Dr. Z has practiced hospital medicine at his local community hospital for the past three years. When he came on staff he quickly volunteered for a committee, and today he is its chair. Though he has a heavy workload, he has found the time to take several business courses at a nearby college, and he rarely turns down an opportunity to address a group.
Since he began his practice, he has never missed a local or national meeting of the professional associations to which he belongs. Dr. Z is a hospitalist with an ardent desire to make a difference. He believes he can be most effective in a hospital-wide administrative position, and he is preparing himself.
Dr. Z is a hypothetical example of a growing number of practicing hospitalists who are moving—or desire to move—into hospital-wide decision-making positions. What is the likelihood for their advancement to the higher echelons of hospital administration? Very good for those who have the right stuff for leadership, according to Larry Wellikson, MD, CEO of SHM.
Consider this: Just a decade ago, there were about 100 pioneering hospitalists caring for patients in 20 hospitals. Today there are 20,000 hospitalists serving patients in 2,500 hospitals across the country. Hospital medicine is the fastest growing medical specialty in the United States. The time is right for hospitalists to rise to the fore—not just as leaders of their hospitalist groups but also as system-wide decision makers.
Stacy Goldsholl, MD, represents the new breed: hospitalist as leader. Dr. Goldsholl has been a hospitalist for 12 years. “I got my first job as a community hospitalist before the term was even coined,” she says. “After about five years, I really hit a low point in my career. I was dissatisfied with the way the system was working; I didn’t feel there was enough emphasis on quality patient care. I was at a crossroad. I even considered giving up medicine altogether and going to rabbinical school,” she says, laughing. “But I was very passionate about making things better, so instead of quitting medicine, I embarked on a solo jaunt around the country trying to interest people in improving hospital medicine.”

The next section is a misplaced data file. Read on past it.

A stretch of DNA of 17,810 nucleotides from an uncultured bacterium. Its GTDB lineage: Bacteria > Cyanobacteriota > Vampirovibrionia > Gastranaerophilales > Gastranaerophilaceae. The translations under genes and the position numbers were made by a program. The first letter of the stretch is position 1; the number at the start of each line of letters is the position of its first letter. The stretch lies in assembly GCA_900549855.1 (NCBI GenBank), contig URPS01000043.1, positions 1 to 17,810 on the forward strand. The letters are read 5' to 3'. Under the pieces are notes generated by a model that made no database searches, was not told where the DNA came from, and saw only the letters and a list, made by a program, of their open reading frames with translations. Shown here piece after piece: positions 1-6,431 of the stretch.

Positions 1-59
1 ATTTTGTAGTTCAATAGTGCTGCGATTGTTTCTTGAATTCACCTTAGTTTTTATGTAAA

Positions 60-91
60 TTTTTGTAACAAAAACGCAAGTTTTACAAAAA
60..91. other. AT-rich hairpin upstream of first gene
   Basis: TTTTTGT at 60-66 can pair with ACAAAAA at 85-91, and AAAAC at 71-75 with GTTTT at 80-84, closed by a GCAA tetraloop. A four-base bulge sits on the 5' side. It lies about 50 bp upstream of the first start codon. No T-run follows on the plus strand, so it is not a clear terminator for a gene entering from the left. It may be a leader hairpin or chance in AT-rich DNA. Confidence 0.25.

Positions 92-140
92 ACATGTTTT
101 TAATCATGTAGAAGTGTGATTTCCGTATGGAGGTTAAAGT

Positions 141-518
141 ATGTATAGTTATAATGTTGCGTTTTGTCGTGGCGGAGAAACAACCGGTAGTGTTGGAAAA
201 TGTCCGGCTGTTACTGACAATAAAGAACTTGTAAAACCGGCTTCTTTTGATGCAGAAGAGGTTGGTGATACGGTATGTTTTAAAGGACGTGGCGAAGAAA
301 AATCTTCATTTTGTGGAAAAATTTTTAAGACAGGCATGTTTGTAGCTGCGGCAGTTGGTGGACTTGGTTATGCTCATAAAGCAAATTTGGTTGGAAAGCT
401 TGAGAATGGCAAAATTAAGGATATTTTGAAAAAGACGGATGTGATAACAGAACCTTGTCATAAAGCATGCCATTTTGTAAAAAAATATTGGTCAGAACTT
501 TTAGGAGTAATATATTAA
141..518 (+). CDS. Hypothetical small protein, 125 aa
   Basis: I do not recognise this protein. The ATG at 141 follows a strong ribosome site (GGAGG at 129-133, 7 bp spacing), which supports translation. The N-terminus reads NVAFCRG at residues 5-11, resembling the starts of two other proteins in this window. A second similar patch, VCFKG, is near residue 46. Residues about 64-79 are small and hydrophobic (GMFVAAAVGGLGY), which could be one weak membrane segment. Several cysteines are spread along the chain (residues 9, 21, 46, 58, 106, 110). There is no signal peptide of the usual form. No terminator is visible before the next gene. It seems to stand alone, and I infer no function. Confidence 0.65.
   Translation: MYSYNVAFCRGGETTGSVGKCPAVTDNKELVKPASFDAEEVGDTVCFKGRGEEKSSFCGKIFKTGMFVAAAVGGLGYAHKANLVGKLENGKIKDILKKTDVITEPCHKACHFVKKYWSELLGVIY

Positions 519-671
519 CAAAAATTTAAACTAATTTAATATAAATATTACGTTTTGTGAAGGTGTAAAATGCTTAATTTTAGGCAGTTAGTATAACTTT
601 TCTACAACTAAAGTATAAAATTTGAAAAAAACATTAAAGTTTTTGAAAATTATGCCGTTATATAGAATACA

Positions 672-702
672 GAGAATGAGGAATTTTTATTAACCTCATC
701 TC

Today Dr. Goldsholl is president of the Hospital Medicine Division of TeamHealth (Knoxville, Tenn.), a nationwide outsourcing provider of hospitalists in areas as far flung as Puerto Rico and Hawaii.
Though there are no hard-and-fast statistics on how many hospitalists now have leadership roles, Dr. Wellikson says the numbers are swelling. “It’s getting harder and harder to find someone who has strong leadership skills who’s five years into practice who is still just seeing patients,” he says. “There’s such a crying need for leadership in managing the team, leading the hospital medicine group, improving the hospital, improving the quality of care … there’s an enormous void. The first time somebody shows up who has an interest or an aptitude, someone will say, ‘Why don’t you be in charge?’ ”